Irish kids happier and healthier than UK kids
12th November 2009
Children in Ireland are healthier and happier compared to children in England, Scotland and Wales, a new survey has found.
The survey by NUI Galway researchers in collaboration with the World Health Organization, looked at issues like health, wellbeing, eating patterns, physical activity, substance use, family and peer relationships and school life of more than 20,000 children aged 11-15 years.
The 136-page report ‘Young People’s Health in Great Britain and Ireland’ found that
Irish children were more likely than their UK counterparts to report high life satisfaction, and less likely to report feeling low or having poor body image.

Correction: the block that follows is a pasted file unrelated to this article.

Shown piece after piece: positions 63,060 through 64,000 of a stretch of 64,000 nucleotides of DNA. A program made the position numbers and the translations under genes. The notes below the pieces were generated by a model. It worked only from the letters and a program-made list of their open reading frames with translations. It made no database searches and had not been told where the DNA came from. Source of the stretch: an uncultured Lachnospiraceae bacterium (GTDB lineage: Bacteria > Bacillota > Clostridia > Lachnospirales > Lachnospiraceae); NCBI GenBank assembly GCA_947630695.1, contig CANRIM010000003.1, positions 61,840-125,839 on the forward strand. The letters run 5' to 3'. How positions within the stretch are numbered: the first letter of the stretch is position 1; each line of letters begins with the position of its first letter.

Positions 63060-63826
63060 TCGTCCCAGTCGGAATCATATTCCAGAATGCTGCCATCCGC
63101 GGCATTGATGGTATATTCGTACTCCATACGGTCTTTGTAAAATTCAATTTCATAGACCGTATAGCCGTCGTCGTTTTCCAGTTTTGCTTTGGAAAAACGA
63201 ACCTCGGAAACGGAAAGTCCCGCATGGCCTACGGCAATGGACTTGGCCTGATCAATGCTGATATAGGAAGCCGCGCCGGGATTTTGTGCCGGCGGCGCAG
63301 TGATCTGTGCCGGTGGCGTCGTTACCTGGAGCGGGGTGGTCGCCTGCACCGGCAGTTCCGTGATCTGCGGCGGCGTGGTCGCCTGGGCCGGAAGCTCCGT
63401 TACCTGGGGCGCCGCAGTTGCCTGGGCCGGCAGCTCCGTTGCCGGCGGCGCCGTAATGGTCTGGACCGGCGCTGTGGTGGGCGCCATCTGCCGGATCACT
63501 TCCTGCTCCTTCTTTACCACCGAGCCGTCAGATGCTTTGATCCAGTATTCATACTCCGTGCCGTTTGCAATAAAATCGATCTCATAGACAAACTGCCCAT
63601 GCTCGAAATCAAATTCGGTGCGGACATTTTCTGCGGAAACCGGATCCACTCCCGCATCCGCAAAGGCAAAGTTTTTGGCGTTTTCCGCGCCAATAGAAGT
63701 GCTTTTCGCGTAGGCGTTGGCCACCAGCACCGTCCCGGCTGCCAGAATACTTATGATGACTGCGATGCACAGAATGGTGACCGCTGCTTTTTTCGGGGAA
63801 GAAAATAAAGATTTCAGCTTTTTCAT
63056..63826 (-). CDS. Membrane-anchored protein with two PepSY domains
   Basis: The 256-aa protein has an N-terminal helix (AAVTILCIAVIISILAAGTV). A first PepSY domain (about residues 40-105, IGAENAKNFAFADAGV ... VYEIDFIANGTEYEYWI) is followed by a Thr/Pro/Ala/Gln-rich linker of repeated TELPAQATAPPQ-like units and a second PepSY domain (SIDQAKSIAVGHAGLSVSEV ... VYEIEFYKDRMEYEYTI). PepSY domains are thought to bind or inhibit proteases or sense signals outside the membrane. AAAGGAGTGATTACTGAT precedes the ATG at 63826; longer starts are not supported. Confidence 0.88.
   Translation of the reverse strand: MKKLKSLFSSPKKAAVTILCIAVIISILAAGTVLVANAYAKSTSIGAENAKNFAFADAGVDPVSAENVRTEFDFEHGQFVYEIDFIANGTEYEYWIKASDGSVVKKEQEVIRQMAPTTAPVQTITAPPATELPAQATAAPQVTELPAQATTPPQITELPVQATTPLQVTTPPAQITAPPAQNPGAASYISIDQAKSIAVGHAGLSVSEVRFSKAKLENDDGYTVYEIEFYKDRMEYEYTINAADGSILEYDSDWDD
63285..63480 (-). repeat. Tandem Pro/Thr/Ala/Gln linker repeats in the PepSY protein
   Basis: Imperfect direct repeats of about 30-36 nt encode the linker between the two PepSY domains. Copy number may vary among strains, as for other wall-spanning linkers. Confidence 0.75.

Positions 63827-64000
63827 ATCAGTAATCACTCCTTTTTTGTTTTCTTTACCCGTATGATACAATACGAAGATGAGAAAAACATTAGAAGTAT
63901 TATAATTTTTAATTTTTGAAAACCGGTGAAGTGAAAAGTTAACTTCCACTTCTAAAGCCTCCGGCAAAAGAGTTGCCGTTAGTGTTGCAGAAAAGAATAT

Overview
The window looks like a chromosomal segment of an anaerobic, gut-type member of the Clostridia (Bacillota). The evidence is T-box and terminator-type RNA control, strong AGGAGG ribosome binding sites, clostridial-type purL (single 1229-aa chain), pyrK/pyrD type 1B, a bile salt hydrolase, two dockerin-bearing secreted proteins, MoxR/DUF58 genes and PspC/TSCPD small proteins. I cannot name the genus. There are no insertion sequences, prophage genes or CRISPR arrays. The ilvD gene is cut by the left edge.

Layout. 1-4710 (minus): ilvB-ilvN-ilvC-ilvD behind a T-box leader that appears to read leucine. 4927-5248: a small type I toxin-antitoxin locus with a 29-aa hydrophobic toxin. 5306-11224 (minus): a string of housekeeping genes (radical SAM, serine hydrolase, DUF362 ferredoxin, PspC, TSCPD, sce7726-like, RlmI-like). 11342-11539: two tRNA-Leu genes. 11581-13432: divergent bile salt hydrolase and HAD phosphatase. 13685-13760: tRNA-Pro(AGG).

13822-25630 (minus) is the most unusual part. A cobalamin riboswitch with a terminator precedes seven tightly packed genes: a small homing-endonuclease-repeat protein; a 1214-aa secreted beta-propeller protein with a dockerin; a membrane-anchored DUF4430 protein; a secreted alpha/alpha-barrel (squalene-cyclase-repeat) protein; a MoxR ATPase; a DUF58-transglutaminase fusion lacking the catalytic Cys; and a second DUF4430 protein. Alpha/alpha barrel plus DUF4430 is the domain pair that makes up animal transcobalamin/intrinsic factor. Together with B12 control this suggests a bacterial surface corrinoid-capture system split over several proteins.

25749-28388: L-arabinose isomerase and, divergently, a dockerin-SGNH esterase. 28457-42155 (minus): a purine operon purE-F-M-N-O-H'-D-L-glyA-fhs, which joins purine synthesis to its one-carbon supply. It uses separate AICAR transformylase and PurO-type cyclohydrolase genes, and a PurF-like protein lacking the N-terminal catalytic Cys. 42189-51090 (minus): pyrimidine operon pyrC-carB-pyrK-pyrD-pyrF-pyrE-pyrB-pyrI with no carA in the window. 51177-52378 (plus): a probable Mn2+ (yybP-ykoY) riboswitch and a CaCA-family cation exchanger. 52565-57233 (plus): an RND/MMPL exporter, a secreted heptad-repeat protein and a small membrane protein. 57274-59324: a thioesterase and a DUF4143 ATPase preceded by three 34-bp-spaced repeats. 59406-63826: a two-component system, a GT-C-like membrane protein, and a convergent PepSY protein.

Irish children were also more likely to engage in physical activity and less likely to spend excessive time on computers or on games console use.
They are also most likely to live with both parents and in bigger households, to report that they are able to talk to their fathers about things that bother them and to spend time with friends after school.
“This report goes into greater depth on these issues than we have ever had before, showing differences between boys and girls, age groups and children from different family backgrounds,” researcher Saoirse Nic Gabhainn from NUI Galway said.
“It also suggests that it is important not just to borrow unquestioningly from UK policy and practice when we are trying to improve child health – but that we need to work out where we are similar and where we are not and be more selective in what we do.”